AURORA — Blueberry Field Day at Oregon State University’s North Willamette Research and Extension Center included the expected technical discussions of fertilizers, pesticides and cultivars, but then a bird swooped in and stole the show.
That would be Copper, a fierce-eyed falcon trained to scare the bejeebers out of pest birds that damage blueberries, wine grapes or orchard crops. Falconer Kort Clayton, owner of Integrated Avian Solutions, let Copper loose for a demonstration flight during a field day presentation on bird control options. Compared to Copper’s buzz bomb performance, discussions of humic acid and boron applications barely stood a chance.
Copper, a 4-year-old Red-naped Shaheen, is one of Clayton’s five falcons and the one that usually accompanies him to field demonstrations. “He’s super reliable,” Clayton said. “He’s a flashy flier, he’s not really bothered by crowds.”
There was more to Copper’s appearance than show, because bird damage is a major problem for fruit and berry producers. Growers across the country use chemical repellents, netting, noisemakers and pulsating lasers to keep birds out of fields, with mixed results.
Cornell University estimated that 10 percent of the U.S. blueberry crop is lost to bird damage. In Oregon’s blueberries, a crop worth $102 million annually, the loss can be significant.
A 2013 USDA study estimated birds cause $189 million damage annually to Honeycrisp apples, wine grapes, blueberries and tart and sweet cherries in just five states: Oregon, Washington, California, Michigan and New York.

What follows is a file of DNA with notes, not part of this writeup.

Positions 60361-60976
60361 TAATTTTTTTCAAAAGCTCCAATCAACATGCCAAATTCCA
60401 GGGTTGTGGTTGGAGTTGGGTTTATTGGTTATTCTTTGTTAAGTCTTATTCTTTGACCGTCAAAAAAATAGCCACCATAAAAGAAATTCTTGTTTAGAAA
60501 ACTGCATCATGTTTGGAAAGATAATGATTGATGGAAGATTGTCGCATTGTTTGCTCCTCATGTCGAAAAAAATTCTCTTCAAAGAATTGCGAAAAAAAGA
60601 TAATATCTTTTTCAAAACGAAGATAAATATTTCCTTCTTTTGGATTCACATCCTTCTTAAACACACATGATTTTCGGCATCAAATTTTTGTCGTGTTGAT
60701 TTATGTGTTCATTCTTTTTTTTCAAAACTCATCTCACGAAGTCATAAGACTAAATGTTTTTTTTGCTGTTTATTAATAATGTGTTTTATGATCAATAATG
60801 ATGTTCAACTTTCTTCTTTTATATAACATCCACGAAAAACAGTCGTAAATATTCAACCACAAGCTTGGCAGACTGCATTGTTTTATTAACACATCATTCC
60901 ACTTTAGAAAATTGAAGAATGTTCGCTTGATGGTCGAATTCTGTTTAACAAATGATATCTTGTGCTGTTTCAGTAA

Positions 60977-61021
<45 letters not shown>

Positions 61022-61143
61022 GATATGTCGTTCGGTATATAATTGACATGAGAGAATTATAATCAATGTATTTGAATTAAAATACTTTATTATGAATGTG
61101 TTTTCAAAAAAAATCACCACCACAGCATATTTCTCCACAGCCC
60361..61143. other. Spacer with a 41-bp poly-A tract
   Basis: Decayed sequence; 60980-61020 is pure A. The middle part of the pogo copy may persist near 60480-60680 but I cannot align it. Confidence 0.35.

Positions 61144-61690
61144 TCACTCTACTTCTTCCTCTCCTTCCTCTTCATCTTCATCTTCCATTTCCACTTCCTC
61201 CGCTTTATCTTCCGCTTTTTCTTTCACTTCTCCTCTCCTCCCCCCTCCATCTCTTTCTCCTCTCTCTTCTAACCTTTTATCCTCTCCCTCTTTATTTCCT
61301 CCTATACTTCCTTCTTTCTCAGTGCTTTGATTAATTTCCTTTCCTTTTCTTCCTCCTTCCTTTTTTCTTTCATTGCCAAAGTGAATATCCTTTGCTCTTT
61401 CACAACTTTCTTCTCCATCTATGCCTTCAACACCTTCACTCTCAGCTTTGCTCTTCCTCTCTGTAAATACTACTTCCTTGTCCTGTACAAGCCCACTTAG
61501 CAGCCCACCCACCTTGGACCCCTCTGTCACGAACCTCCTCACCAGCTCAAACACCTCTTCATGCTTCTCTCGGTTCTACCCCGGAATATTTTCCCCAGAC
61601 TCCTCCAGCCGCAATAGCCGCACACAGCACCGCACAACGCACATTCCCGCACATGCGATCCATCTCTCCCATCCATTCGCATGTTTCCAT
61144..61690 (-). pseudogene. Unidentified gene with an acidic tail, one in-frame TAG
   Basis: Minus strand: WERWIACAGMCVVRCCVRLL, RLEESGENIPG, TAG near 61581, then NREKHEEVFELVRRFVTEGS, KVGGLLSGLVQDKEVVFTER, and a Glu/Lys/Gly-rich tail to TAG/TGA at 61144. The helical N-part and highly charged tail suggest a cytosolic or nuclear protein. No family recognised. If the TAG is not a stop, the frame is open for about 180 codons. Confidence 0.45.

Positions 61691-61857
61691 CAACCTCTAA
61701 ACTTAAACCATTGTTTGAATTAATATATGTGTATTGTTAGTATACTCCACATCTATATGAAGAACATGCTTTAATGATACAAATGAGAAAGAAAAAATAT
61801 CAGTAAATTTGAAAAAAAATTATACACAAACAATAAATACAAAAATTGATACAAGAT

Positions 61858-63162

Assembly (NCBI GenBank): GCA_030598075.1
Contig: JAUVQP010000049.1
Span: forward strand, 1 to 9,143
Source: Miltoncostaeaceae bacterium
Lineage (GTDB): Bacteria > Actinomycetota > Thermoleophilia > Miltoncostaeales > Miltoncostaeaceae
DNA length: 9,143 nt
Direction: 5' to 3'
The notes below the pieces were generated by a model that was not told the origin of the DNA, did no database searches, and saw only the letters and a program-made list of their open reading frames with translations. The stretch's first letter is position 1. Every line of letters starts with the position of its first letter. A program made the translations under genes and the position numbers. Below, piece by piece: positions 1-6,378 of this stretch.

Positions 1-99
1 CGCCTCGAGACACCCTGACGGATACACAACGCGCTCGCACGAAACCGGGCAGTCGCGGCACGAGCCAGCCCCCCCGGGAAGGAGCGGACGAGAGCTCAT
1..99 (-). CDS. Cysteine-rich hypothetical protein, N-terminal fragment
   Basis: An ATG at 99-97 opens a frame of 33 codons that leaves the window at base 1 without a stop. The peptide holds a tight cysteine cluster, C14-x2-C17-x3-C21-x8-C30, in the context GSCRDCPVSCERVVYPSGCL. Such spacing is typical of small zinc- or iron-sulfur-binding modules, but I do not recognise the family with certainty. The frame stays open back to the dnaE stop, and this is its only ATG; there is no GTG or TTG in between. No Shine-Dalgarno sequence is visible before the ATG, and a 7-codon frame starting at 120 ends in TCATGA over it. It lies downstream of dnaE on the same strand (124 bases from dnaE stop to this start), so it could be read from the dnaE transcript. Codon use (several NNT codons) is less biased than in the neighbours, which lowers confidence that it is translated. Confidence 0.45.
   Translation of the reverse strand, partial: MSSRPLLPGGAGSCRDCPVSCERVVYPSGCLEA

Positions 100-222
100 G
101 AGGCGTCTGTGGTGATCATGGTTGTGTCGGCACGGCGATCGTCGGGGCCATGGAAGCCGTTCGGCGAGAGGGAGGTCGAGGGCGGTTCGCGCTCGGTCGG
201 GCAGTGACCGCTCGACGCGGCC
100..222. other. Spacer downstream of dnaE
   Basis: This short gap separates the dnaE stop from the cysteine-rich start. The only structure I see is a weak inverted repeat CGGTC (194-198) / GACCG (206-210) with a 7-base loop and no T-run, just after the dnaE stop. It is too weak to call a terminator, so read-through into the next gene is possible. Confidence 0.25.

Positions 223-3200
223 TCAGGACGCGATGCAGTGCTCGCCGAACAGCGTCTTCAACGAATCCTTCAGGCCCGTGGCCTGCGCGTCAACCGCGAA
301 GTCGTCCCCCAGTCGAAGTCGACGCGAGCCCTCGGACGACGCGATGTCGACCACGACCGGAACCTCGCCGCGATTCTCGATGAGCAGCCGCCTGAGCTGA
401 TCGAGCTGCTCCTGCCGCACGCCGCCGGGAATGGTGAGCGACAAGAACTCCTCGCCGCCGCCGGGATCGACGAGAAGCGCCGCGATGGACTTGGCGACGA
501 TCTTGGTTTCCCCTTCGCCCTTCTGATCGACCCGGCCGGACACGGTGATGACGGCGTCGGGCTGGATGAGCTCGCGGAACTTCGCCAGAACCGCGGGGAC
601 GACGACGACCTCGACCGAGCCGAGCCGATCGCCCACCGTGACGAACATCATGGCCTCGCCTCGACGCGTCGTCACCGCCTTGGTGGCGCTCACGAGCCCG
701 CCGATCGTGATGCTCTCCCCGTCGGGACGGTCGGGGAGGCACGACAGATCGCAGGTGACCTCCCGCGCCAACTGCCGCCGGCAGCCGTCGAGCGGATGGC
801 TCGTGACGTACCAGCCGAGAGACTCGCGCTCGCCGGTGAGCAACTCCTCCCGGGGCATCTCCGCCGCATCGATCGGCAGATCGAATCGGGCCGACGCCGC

The USDA study also said bird damage costs per hectare (2.47 acres) ranged from $104 in Oregon tart cherries to $7,267 in Washington Honeycrisp apples.
To scare or discourage bird, growers use such things as propane cannons, flagging or netting. During the field day bird abatement presentation, company representative Rick Willis described the Bird Gard system, which is in place at the OSU research plots. The system’s microprocessor, which can be powered by a solar panel, plays robin and starling distress calls, and the call of predatory red-tailed hawks — all of which unnerve pest birds.
Another presenter, Marc Gaffrey of Bird Control U.S., explained how the company’s Agrilaser scares birds by shooting harmless laser beams across fields.
The system, mounted on a swiveling tripod, can be moved from place to place, and a hand-held model is available.
Clayton’s falcon, however, was the hit of the presentation. Copper, released from his perch on Clayton’s gloved hand, immediately swooped low over the OSU blueberry plots, then ascended in a corkscrew pattern until he was nearly out of sight. Clayton said falcons’ vision is 10 times better than humans’, and he’s called birds in from 3 miles away by swinging a lure. The birds wear a GPS transmitter, enabling Clayton to know where they’ve been.
The problem with other bird abatement systems, he said, is that pest birds eventually learn they won’t be harmed and are no longer frightened away. But they immediately recognize and react in terror to predators such as falcons, Clayton said.
“Habituation is the Achilles’ heel of traditional bird control techniques,” he said. “Pest birds do not habituate to natural predators.”
Clayton said falcons work best in fields of 80 acres or more. Falcons occasionally kill birds they’re chasing, but primarily deter pests by hazing them. The service typically costs $20,000 to $30,000 per season, he said.
Bernadine Strik, OSU berry crops professor and research program leader, said growers should install bird abatement systems before berries begin to turn color.
“Once the birds get a taste, it’s impossible to get them out,” she said